Bill O'Reilly to Trump: 'Do you think your birther position has hurt you among African-Americans?'

Fox News anchor Bill O'Reilly on Tuesday briefly confronted Donald Trump over whether he believed he lost black support because of his questions about President Barack Obama's birthplace.

During an interview on "The O'Reilly Factor," the host pointed out that Trump was losing significantly among non-white voters, and asked directly about whether Trump took a political hit for his public inquiry into whether Obama was born in the US.

"Do you think birther position has hurt you among African-Americans?" O'Reilly asked.

"I have no idea. I don't talk about it anymore, Bill. Because, you know I just don't bother talking about it," Trump said.

Despite leading a months-long public crusade disputing the legitimacy of Obama's birth in Hawaii, the Republican presidential nominee has refused to apologize for his questions about Obama's birth place, insisting repeatedly that he does not want to discuss the issue.

See photos of other public figures who are birthers:

High-profile birthers
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High-profile birthers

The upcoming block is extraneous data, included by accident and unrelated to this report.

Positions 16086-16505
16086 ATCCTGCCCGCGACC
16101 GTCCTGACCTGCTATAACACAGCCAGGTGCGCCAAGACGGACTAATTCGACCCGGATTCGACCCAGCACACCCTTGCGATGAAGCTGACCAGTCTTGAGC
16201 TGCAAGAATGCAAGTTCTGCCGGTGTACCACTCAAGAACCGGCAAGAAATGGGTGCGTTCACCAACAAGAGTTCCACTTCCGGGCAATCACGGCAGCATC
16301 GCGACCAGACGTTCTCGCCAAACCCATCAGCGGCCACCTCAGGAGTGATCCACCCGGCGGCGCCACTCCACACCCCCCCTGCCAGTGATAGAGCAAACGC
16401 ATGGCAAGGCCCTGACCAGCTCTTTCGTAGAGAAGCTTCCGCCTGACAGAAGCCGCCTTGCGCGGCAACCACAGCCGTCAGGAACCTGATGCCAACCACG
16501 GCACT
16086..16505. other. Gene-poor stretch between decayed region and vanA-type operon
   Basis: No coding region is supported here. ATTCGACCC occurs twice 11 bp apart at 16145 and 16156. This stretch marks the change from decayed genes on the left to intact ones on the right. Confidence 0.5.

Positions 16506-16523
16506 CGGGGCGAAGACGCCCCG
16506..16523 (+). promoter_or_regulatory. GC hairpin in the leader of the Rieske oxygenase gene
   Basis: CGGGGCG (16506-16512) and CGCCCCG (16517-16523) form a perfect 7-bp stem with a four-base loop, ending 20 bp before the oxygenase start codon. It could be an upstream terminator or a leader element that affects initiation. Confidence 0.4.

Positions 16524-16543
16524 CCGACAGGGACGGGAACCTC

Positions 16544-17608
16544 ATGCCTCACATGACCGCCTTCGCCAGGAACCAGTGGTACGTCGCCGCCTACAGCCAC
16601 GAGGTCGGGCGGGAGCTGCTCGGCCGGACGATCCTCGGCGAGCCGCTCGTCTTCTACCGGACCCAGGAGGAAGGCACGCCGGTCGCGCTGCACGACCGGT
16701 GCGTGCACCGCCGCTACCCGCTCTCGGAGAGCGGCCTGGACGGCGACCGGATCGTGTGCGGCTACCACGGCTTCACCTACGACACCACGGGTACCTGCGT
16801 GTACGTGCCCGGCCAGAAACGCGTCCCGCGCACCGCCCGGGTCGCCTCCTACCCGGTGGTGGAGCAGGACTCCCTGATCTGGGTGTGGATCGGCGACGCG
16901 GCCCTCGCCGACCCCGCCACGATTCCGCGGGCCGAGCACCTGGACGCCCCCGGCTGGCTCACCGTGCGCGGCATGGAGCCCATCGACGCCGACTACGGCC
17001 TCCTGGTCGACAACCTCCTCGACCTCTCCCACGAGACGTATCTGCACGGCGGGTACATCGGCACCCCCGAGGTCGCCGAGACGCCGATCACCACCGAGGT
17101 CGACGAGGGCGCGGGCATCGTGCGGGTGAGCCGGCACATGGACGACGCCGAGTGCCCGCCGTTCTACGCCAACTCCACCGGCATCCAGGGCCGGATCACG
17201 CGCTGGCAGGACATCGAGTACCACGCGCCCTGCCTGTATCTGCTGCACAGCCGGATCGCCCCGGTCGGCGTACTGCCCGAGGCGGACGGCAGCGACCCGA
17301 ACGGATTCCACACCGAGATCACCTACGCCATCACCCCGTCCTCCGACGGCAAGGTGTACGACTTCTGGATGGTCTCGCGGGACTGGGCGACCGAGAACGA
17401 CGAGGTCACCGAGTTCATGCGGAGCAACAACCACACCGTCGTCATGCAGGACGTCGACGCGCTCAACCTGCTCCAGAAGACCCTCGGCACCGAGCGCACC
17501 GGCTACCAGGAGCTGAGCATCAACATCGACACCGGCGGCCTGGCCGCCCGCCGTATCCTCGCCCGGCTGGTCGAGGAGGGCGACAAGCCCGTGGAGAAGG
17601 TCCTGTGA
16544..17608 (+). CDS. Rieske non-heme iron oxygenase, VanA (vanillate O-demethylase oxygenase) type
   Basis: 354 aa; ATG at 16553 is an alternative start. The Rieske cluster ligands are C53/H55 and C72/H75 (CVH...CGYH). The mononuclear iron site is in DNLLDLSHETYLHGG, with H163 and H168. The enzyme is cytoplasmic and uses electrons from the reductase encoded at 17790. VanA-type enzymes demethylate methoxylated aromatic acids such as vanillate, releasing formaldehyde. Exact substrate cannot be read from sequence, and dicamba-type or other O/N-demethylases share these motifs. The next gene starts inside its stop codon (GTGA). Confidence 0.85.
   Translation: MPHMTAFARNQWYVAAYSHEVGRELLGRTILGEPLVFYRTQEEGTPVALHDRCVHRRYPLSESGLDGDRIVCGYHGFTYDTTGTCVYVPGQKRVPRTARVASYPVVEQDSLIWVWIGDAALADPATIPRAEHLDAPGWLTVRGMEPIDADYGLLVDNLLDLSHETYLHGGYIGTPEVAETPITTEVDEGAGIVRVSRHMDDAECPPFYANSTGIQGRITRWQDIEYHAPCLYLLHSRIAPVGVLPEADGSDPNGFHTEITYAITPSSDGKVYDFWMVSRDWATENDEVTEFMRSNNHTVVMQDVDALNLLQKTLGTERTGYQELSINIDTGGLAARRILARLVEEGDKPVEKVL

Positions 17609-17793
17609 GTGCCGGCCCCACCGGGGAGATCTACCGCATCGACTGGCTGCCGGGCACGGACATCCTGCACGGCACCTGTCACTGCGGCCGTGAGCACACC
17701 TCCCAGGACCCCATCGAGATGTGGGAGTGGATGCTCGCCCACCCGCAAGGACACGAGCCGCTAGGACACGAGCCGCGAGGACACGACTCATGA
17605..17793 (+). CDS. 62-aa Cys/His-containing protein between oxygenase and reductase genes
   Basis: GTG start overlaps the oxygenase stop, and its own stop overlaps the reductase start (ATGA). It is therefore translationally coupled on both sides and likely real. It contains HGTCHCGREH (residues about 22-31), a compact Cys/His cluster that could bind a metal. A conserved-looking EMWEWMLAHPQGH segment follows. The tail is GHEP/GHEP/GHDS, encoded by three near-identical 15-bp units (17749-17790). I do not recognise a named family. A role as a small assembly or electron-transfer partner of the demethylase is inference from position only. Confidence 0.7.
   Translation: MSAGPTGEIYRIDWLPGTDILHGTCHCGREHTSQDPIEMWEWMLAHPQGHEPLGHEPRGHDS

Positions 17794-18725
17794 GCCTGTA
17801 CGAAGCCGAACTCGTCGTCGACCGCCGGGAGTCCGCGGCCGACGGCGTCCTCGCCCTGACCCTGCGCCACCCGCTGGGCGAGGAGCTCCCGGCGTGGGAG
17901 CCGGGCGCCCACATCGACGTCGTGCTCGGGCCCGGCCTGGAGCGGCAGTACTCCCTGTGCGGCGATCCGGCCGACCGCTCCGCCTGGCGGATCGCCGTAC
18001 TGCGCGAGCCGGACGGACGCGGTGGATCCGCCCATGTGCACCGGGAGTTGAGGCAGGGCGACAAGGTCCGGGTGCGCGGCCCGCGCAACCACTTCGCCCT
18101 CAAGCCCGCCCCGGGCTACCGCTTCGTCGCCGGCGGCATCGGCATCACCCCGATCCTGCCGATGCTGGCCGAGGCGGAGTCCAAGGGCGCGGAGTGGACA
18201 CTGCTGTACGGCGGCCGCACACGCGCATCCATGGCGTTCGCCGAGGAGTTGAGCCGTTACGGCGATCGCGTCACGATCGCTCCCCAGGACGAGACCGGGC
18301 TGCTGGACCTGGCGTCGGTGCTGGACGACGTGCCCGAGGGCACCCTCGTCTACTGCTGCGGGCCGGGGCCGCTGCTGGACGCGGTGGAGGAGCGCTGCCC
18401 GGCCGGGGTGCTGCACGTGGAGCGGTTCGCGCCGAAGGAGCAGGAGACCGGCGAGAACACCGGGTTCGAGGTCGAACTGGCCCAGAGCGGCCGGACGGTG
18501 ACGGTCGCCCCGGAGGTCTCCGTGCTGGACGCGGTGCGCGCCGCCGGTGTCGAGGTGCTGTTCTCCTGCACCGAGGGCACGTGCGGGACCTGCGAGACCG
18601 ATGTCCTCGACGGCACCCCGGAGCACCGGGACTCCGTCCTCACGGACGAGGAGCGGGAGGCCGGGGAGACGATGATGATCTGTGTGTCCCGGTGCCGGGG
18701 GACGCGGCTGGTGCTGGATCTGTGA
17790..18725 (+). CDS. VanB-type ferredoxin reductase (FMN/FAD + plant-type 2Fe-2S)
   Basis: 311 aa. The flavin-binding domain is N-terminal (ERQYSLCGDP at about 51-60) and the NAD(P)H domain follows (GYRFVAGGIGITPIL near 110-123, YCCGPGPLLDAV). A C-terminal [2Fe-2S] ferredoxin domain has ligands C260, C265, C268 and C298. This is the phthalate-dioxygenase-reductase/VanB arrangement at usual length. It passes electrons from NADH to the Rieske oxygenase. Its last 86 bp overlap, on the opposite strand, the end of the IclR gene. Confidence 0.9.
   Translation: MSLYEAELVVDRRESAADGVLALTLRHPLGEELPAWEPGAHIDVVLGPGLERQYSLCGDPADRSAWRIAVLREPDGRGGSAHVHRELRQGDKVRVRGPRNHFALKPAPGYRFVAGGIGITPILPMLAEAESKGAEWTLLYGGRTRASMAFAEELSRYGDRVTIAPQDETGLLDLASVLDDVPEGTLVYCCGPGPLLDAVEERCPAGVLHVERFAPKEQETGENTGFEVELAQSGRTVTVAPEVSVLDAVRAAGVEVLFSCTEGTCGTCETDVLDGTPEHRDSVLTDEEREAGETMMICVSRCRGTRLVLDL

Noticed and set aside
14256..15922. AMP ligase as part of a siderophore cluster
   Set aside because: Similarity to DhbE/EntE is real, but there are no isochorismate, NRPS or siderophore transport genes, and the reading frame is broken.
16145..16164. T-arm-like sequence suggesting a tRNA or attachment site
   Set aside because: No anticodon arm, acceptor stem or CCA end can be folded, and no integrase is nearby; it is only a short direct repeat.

Republican presidential nominee Donald Trump 
Actress Janine Turner 
Florida Governor Rick Scott 
Rep. Cathy McMorris Rodgers, R-Wash.
Bobby Jindal, governor of Louisiana and 2016 Republican presidential candidate

During Tuesday's interview, Trump claimed that O'Reilly was the "first person to bring it up in a while," though the real-estate mogul was asked by reporters on his plane over the weekendabout whether he still believed Obama was not born in the US. Though some state polls show him with zero percent support among black voters, he also denied that black voters were turned off by his birther attacks, saying he was well-received when he visited a black church in Detroit recently.

"I don't think so. Look, I went to Detroit — we had, it was like a lovefest. We had just a great, great, time. I was there for a long time. The bishop and his wife and the congregation — these are fantastic people," Trump said.

Trump has attempted to reach out to minority voters over the past several weeks. During a rally in Michigan late last month, the Republican presidential nominee cited an incorrect black unemployment statistic to argue that his candidacy would be better for black voters.

"You're living in poverty, your schools are no good, you have no jobs, 58% of your youth is unemployed," Trump said last month during rally to a largely white audience in Michigan. "What the hell do you have to lose?"

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